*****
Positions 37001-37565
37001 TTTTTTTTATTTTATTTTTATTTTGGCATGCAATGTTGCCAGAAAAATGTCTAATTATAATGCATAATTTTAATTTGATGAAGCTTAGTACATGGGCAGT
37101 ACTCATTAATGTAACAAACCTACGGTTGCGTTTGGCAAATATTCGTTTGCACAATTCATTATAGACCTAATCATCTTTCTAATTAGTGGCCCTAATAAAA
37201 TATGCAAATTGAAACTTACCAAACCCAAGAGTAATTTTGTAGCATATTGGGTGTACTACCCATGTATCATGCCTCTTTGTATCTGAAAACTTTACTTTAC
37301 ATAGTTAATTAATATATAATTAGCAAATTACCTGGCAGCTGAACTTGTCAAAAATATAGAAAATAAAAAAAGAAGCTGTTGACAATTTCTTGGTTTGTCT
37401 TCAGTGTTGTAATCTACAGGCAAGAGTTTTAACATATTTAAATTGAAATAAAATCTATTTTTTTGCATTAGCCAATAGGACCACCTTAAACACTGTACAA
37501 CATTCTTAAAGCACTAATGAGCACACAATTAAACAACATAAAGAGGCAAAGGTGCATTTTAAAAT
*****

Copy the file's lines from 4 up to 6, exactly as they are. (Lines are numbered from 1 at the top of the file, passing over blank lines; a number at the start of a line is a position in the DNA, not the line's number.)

37201 TATGCAAATTGAAACTTACCAAACCCAAGAGTAATTTTGTAGCATATTGGGTGTACTACCCATGTATCATGCCTCTTTGTATCTGAAAACTTTACTTTAC
37301 ATAGTTAATTAATATATAATTAGCAAATTACCTGGCAGCTGAACTTGTCAAAAATATAGAAAATAAAAAAAGAAGCTGTTGACAATTTCTTGGTTTGTCT
37401 TCAGTGTTGTAATCTACAGGCAAGAGTTTTAACATATTTAAATTGAAATAAAATCTATTTTTTTGCATTAGCCAATAGGACCACCTTAAACACTGTACAA